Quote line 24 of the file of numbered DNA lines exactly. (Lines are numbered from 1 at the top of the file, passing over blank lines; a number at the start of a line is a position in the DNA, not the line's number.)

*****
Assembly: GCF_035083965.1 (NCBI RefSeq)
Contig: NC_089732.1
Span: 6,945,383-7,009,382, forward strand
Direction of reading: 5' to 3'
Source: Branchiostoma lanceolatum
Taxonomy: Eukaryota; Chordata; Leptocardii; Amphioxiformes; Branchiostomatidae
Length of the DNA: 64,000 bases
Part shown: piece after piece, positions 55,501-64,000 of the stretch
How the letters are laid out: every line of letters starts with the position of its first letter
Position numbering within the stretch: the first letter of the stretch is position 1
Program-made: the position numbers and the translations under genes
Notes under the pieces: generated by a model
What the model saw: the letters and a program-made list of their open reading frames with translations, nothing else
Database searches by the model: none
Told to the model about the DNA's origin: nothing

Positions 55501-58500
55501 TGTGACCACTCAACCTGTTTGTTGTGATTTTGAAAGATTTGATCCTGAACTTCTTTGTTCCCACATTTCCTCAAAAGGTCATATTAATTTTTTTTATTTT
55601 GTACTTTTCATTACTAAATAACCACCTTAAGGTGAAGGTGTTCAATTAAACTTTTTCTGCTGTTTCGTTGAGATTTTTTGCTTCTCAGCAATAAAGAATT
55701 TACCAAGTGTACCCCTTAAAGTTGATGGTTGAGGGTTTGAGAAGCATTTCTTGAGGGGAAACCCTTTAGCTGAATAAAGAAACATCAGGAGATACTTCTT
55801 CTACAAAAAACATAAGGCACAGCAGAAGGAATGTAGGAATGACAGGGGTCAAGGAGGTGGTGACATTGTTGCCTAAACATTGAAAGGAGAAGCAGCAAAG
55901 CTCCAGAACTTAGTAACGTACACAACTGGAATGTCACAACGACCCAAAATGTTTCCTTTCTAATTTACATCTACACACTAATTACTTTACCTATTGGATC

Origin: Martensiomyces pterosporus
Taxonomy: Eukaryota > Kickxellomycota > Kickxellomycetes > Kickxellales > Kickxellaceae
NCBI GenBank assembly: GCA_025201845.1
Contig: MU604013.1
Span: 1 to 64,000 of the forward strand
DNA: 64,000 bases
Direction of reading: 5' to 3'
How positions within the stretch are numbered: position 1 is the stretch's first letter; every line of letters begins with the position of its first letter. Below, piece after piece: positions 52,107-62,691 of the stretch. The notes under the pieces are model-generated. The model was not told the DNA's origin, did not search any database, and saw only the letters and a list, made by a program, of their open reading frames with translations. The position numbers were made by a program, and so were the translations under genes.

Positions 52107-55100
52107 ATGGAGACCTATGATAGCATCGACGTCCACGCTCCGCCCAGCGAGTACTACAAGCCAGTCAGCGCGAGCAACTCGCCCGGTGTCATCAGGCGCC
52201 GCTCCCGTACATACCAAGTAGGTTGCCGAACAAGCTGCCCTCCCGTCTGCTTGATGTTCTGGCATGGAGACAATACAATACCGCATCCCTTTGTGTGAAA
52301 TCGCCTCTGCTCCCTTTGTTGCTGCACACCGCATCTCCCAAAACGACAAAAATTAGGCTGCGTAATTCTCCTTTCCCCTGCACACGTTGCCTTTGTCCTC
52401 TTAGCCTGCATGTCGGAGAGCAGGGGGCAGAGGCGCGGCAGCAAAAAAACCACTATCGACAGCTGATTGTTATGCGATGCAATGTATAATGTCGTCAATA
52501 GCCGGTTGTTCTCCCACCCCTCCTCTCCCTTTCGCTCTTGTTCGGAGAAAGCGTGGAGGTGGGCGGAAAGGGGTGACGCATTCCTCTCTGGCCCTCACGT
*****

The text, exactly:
NCBI GenBank assembly: GCA_025201845.1